NaClO2 + 12 Cl2 → ClO2 + NaCl

Traditionally, chlorine dioxide for disinfection applications has been made from sodium chlorite or the sodium chlorite–hypochlorite method:

2 NaClO2 + 2 HCl + NaOCl → 2 ClO2 + 3 NaCl + H2O

or the sodium chlorite–hydrochloric acid method:

5 NaClO2 + 4 HCl → 5 NaCl + 4 ClO2 + 2 H2O

or the chlorite–sulfuric acid method:

4 ClO2 + 2 H2SO4 → 2 ClO2 + HClO3 + 2 SO2−4 + H2O + HCl

All three methods can produce chlorine dioxide with high chlorite conversion yield. Unlike the other processes, the chlorite–sulfuric acid method is completely chlorine-free, although it suffers from the requirement of 25% more chlorite to produce an equivalent amount of chlorine dioxide. Alternatively, hydrogen peroxide may be efficiently used in small-scale applications.[13]

Addition of sulfuric acid or any strong acid to chlorate salts produces chlorine dioxide.[7]

Reduction of chlorate[edit]

In the laboratory, chlorine dioxide can also be prepared by reaction of potassium chlorate with oxalic acid:

KClO3 + H2C2O4 12 K2C2O4 + ClO2 + CO2 + H2O

or with oxalic and sulfuric acid:

KClO3 + 12 H2C2O4 + H2SO4 → KHSO4 + ClO2 + CO2 + H2O

Over 95% of the chlorine dioxide produced in the world today is made by reduction of sodium chlorate, for use in pulp bleaching. It is produced with high efficiency in a strong acid solution with a suitable reducing agent such as methanol, hydrogen peroxide, hydrochloric acid or sulfur dioxide.[13] Modern technologies are based on methanol or hydrogen peroxide, as these chemistries allow the best economy and do not co-produce elemental chlorine. The overall reaction can be written as:[14]

chlorate + acid + reducing agent → chlorine dioxide + by-products

As a typical example, the reaction of sodium chlorate with hydrochloric acid in a single reactor is believed to proceed through the following pathway:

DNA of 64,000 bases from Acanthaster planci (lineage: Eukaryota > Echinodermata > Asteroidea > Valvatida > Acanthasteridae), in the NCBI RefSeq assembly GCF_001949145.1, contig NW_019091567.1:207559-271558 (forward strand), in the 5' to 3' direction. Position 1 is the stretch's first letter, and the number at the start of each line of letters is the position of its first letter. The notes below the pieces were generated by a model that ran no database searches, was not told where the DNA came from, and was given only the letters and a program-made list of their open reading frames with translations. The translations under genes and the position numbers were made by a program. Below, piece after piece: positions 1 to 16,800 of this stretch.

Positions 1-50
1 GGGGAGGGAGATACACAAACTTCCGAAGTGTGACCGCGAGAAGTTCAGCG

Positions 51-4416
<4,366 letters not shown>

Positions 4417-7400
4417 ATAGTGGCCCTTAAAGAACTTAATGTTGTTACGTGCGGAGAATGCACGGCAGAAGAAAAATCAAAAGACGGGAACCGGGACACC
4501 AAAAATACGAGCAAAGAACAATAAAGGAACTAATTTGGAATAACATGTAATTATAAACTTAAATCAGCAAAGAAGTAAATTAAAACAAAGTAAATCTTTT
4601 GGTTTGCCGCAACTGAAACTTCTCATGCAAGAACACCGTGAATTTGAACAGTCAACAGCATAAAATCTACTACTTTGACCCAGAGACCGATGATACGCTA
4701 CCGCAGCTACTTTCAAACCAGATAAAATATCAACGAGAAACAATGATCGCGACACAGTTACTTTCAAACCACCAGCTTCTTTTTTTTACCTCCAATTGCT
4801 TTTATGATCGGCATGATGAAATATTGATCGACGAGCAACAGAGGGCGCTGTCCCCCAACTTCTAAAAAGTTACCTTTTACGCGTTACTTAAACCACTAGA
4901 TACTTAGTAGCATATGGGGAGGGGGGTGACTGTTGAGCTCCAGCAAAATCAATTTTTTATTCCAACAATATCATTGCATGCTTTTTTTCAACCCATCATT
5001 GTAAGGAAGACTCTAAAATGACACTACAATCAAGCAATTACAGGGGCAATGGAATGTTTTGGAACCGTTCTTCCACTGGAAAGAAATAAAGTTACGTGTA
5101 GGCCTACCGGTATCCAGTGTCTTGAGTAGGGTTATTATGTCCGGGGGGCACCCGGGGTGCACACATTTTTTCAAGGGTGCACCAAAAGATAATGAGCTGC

ClO3 + Cl + H+ → ClO2 + HOCl
ClO3 + ClO2 + 2 H+ → 2 ClO2 + H2O
HOCl + Cl + H+ → Cl2 + H2O

which gives the overall reaction

ClO3 + Cl + 2 H+ → ClO2 + 12 Cl2 + H2O.

The commercially more important production route uses methanol as the reducing agent and sulfuric acid for the acidity. Two advantages of not using the chloride-based processes are that there is no formation of elemental chlorine, and that sodium sulfate, a valuable chemical for the pulp mill, is a side-product. These methanol-based processes provide high efficiency and can be made very safe.[13]

The variant process using sodium chlorate, hydrogen peroxide and sulfuric acid has been increasingly used since 1999 for water treatment and other small-scale disinfection applications, since it produce a chlorine-free product at high efficiency, over 95%.[citation needed]

Other processes[edit]

Very pure chlorine dioxide can also be produced by electrolysis of a chlorite solution:[15]

NaClO2 + H2O → ClO2 + NaOH + 12 H2

High-purity chlorine dioxide gas (7.7% in air or nitrogen) can be produced by the gas–solid method, which reacts dilute chlorine gas with solid sodium chlorite:[15]

NaClO2 + 12 Cl2 → ClO2 + NaCl

Handling properties[edit]

At partial pressures above 10 kPa (1.5 psi)[13] (or gas-phase concentrations greater than 10% volume in air at STP) of ClO2 may explosively decompose into chlorine and oxygen. The decomposition can be initiated by light, hot spots, chemical reaction, or pressure shock. Thus, chlorine dioxide is never handled as a pure gas, but is almost always handled in an aqueous solution in concentrations between 0.5 to 10 grams per liter. Its solubility increases at lower temperatures, so it is common to use chilled water (5 °C, 41 °F) when storing at concentrations above 3 grams per liter. In many countries, such as the United States, chlorine dioxide may not be transported at any concentration and is instead almost always produced on-site.[13] In some countries,[which?] chlorine dioxide solutions below 3 grams per liter in concentration may be transported by land, but they are relatively unstable and deteriorate quickly.